Theater Spotlight: To Kill a Mockingbird | now thru 03.12.23, The Fabulous Fox

Richard Thomas (“Atticus Finch”) and The Company of To Kill a Mockingbird. Photo by Julieta Cervantes

Academy Award-winner Aaron Sorkin’s modern adaptation for the stage brings Harper Lee’s seminal work To Kill a Mockingbird from a roaring Broadway run here to Saint Louis at the Fabulous Fox (527 N. Grand Blvd.), focusing the original novel’s rich material through a modern lens for a contemporary audience. Many of the original themes of racial prejudice and the courage to stand against it resonate in a different way against the modern political and societal backdrop of 2023.

In the original source novel and classic film adaptation, Atticus Finch fills the role of patriarch and quiet moral compass. Screen actor Jeff Daniels, who brought a soft conviction to the original role of Atticus, was nominated for Tony for his performance.  Needless to say, Richard Thomas, who has replaced him in this traveling production, has some very large loafers to fill. Early reviews say that Thomas (best known for his portrayal as John-Boy in the 1970s TV drama The Waltons, though seen more recently on Ozark and The Americans) gives the character a worn-down weariness that distinguishes his Atticus from Daniels’ and also the iconic and unflappable portrayal famously embodied by Gregory Peck in the original film adaptation. Thomas brings a dry desperation to the role: both a man who wants to believe in the greater good of individuals but also one who struggles with the reality of the system and the people of a small town who are all too quick to embrace their basest prejudices.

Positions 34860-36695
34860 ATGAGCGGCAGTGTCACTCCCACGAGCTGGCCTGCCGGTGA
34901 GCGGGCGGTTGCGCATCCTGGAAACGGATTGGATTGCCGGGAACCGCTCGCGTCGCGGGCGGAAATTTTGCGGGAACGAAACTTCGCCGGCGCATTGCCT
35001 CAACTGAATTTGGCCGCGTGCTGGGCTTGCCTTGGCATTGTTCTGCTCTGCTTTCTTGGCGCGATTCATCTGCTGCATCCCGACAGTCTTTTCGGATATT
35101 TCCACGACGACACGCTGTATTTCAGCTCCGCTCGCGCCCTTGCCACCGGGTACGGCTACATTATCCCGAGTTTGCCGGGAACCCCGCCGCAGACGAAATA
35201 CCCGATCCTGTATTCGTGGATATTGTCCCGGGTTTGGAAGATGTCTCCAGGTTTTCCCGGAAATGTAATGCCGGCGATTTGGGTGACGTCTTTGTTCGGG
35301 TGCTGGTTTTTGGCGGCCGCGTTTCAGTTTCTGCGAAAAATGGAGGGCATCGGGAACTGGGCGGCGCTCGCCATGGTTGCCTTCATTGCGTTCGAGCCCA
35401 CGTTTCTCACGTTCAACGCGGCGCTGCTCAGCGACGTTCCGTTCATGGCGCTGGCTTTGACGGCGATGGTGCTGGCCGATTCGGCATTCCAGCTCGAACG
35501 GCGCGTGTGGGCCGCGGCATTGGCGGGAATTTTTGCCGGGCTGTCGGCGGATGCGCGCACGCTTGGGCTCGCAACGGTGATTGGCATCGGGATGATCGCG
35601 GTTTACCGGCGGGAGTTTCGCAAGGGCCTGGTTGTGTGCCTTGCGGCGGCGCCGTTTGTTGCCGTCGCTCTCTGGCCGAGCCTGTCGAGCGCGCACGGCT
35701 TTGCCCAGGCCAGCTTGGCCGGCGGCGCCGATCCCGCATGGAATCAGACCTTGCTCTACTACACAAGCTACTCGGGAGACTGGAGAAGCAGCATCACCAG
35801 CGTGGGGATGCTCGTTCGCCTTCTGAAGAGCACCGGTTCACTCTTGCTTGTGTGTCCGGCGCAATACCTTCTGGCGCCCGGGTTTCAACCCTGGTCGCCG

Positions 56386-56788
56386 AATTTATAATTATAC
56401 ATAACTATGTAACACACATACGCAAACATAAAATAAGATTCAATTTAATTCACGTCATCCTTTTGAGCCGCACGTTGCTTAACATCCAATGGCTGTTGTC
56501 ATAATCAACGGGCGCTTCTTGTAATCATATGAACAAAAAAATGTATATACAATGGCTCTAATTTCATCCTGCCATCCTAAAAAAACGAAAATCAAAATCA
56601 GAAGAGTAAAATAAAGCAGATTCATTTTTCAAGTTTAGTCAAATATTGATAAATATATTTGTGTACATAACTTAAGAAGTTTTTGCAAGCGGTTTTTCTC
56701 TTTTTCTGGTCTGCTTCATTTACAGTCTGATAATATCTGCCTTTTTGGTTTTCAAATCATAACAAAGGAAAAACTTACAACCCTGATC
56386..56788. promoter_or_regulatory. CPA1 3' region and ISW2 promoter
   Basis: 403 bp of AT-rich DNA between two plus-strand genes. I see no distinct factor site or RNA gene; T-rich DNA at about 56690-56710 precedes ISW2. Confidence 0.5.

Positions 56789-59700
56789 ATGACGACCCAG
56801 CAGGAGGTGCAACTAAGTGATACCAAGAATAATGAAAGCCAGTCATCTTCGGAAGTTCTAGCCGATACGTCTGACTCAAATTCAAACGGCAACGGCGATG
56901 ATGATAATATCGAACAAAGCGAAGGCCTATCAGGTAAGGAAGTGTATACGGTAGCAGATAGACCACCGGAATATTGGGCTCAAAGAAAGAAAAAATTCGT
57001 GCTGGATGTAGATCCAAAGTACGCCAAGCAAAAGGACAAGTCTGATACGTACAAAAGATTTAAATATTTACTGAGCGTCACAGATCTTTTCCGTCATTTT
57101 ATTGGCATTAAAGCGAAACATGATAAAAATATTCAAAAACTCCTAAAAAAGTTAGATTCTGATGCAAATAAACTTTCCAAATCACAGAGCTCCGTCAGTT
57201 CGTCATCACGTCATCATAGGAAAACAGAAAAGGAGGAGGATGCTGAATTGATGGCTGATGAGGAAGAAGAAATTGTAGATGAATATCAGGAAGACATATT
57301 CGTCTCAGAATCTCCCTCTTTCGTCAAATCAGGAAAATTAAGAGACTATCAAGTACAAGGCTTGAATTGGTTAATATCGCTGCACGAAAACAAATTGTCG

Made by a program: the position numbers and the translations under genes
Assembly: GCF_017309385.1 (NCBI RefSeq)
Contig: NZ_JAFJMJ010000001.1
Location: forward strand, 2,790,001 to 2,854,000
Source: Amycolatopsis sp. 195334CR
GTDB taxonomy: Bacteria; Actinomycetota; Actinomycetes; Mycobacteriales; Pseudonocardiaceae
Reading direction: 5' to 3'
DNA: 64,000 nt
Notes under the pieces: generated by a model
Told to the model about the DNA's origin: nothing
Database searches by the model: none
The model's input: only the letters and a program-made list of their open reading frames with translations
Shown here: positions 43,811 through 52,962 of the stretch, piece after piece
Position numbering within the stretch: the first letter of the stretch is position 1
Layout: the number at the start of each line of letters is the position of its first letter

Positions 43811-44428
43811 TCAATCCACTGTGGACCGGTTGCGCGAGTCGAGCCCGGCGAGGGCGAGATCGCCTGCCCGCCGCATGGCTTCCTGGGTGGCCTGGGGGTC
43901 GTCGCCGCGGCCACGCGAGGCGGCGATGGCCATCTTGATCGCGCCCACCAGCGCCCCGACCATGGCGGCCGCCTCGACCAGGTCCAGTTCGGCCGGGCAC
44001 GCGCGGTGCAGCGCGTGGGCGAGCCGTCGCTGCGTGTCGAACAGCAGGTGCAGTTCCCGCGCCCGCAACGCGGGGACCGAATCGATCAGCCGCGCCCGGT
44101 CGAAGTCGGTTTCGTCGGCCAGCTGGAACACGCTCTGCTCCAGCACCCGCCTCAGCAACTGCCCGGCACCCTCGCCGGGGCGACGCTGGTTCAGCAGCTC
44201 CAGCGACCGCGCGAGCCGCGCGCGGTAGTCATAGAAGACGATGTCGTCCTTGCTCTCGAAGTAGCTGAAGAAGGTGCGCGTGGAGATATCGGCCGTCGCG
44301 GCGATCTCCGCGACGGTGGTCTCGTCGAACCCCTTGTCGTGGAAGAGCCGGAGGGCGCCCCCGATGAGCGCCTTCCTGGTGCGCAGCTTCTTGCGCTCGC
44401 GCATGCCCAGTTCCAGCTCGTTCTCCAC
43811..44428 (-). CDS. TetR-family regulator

The real protagonist, of course, is young 13-year-old Scout, the daughter of Atticus and the point of view character we experience the world through.  Much like Harris, the actress for Scout (Melanie Moore) has big shoes to fill.  Celia Keenan-Bolger’s Tony Award-winning portrayal of Scout in 2018 set the precocious youngster as naïve and trusting and Moore’s portrayal is reportedly no less endearing and tomboyish. 

With sparse stage design and utilitarian lighting, the show is committed to the source material, adding little flair. A greater focus is presented on the courtroom drama as Tom’s trail unfolds. Truly there are few shows that resonate so deeply against the modern milieu. In the aftermath of the nation’s racial reckoning of 2020 prompted by the police killing of George Floyd, To Kill a Mockingbird has taken on a new and unexpected resonance. Even if you’re familiar with the original material, I would highly recommend taking another look at this adaptation. | Joseph C. Roussin

To Kill a Mockingbird runs through March 12th. For showtimes or to purchase tickets, visit

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